V Bhangra — one of MVHS’s three Indian dance teams — expected an ordinary start to its 2019-20 season. They planned to hold two weeks of practice workshops, followed by a week of tryouts, some time to make a decision about team acceptances and eventually, the formation of a new team. What they didn’t expect, however, was the departure of their advisor: former MVHS Spanish teacher Richelle Griffin.
Senior and officer Janani Pandurangan remembers her older sister, Nandini Pandurangan, applying for club renewal and completing all the necessary procedures that would allow MV Bhangra to continue to be a dance team this upcoming school year. Consequently, she didn’t anticipate having to deal with club logistics and finding a new advisor.
However, according to sophomore Karunya Ramamoorthy, the officer team remained optimistic and diligent, and after asking several teachers if they would be willing to be an advisor, MVHS chemistry teacher Supriya Moore agreed to supervise. In addition to a change in advisor, MV Bhangra inadvertently combined and became a joint club with MV Raas — another one of the Indian dance teams — because Moore could only advise one club. However, Raas and Bhangra remain as two separate entities.
“Last year, Griffin was the advisor for MV Raas as well [as MV Bhangra],” Ramamoorthy said. “After she left, both [dance teams] didn’t have an advisor and since we do a lot of the same things, like we go to the same shows, and the timings are the same for practices, we just decided to become one club but obviously two different teams.”
According to Pandurangan, after finding an advisor, MV Bhangra had to immediately complete all logistical aspects for their club including the legislative club application process, going through an interview, passing their motion in legislative council and finally, getting cleared to conduct their September tryouts and workshops.
“It was kind of quite a hectic process because we didn’t know of it beforehand,” Pandurangan said. “Since we were kind of new at it, we had some hardships just figuring out what to do at certain moments, but at the end it was all figured out.”
After going through the hassle of finding an advisor and club renewal, Pandurangan says the officer team was excited to move away from management and into workshops and tryouts, which involved what they were truly passionate about: the art form of Bhangra.
MV Bhangra held workshops for two Fridays, where the officers taught members a short routine, and then conducted tryouts the following Friday, where prospective members would do the routine with a friend.
Junior Sathvika Gopalasetty was one of those aspiring members. She decided to try out for MV Bhangra because she found the energetic music and dance style appealing.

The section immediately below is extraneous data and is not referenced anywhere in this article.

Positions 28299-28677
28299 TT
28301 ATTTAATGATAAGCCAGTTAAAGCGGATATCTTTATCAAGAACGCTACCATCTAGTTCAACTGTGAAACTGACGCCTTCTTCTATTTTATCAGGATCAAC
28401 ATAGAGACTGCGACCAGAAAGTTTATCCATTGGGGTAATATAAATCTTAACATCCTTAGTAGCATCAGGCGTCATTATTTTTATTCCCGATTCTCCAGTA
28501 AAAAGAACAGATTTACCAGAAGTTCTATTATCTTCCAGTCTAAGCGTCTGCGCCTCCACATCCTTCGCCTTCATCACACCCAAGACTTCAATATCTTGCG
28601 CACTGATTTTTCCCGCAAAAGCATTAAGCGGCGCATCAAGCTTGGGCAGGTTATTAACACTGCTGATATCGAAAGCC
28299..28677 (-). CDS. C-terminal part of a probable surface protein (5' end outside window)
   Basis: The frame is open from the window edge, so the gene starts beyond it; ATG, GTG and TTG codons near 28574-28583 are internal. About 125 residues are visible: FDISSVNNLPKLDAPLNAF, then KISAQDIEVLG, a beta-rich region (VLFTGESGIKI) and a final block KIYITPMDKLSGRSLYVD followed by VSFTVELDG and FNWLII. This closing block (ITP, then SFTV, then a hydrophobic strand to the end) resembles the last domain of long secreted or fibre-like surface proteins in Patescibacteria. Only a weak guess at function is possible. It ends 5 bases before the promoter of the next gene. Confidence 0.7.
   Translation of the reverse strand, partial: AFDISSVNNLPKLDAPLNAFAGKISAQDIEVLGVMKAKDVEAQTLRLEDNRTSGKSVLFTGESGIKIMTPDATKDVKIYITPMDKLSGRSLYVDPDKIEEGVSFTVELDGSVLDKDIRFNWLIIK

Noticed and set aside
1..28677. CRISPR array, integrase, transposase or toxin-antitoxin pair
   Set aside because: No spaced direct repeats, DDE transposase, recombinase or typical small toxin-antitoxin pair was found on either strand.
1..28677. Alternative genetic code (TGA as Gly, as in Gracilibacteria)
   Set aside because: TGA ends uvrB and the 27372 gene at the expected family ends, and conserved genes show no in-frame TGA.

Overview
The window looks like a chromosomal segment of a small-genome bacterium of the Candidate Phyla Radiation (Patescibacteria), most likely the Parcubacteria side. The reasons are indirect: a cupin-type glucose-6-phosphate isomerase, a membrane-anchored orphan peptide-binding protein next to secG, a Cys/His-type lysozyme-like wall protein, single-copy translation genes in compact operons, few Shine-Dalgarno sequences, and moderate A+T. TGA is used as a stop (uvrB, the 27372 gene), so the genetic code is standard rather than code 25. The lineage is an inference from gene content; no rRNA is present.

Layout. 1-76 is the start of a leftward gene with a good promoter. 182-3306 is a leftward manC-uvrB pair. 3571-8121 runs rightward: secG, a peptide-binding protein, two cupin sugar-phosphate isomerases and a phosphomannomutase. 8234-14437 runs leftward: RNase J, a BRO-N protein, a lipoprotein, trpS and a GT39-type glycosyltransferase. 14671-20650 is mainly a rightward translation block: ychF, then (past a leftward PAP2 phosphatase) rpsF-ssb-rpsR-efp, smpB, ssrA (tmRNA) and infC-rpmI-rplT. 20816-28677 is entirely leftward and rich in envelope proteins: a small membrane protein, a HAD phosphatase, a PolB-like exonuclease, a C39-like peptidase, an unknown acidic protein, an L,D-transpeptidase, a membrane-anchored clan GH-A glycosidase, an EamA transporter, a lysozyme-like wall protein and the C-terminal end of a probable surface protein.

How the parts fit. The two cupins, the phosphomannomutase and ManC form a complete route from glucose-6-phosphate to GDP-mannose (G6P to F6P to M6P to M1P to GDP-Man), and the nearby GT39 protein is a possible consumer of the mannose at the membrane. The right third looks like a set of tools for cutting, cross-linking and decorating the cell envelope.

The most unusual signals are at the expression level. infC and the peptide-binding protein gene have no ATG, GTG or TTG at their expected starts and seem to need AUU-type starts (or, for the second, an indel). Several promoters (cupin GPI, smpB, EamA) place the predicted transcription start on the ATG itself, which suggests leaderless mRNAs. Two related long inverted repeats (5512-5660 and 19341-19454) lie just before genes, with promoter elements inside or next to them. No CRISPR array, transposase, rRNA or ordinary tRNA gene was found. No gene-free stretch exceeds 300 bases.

“The workshops were a lot of fun,” Gopalasetty said. “They taught us really well and it was really fun doing it with the music especially. We also got one-on-one time with the captains to perfect it, which I felt was a really nice and helpful aspect for me personally.”
Although she didn’t make the team, Gopalasetty says she really enjoyed the workshops and working on her routine for the tryout, and as a result, does not regret her decision to attend.
“Me and my friend tried out for MV Bhangra just because it looked really fun and I was kind of jealous of all my friends that were in dance teams,” Gopalasetty said. “For me, even if I made the team, I probably couldn’t have done it just because I have too many outside commitments, especially soccer, and so I was trying out just because it was fun for me.”
In contrast, junior Anand Kathardekar — who’s been on the team for the last two years, but still has to re-audition — explains that he continues to dance because of his passion for the art form. He says he finds it incredible that Bhangra can convey multiple messages through songs, beats and rhythms.
“My favorite aspect of Bhangra is the adrenaline rush that you feel on stage,” Kathardekar said. “It’s irreplaceable.”
After tryouts, the MV Bhangra officer team made a decision about the new team: there would be 21 team members and five officers.
As a first year officer, Ramamoorthy says she was a little apprehensive about her officer duties, but feels that the officer team dynamic works well for her. For instance, the officer team makes decisions based on a unanimous vote, and the returning officers are always willing to guide new officers.
“This is my second year on the team, and my first year [as an officer], so obviously I am a little bit scared,” Ramamoorthy said. “But I’m really excited to have more leadership opportunities this year than I did last year.”
Pandurangan agrees with having a good officer as well as team dynamic, and says that aside from Bhangra being an amazing art form, the team members themselves are like family to her.
“[MV Bhangra is] like a second group of people that I can always go to whenever I have problems,” Pandurangan said. “[They’re] just people that I can always talk to when I see them across school, and it’s just so heartwarming [when] all of them say hi. It just feels like a second family for me.”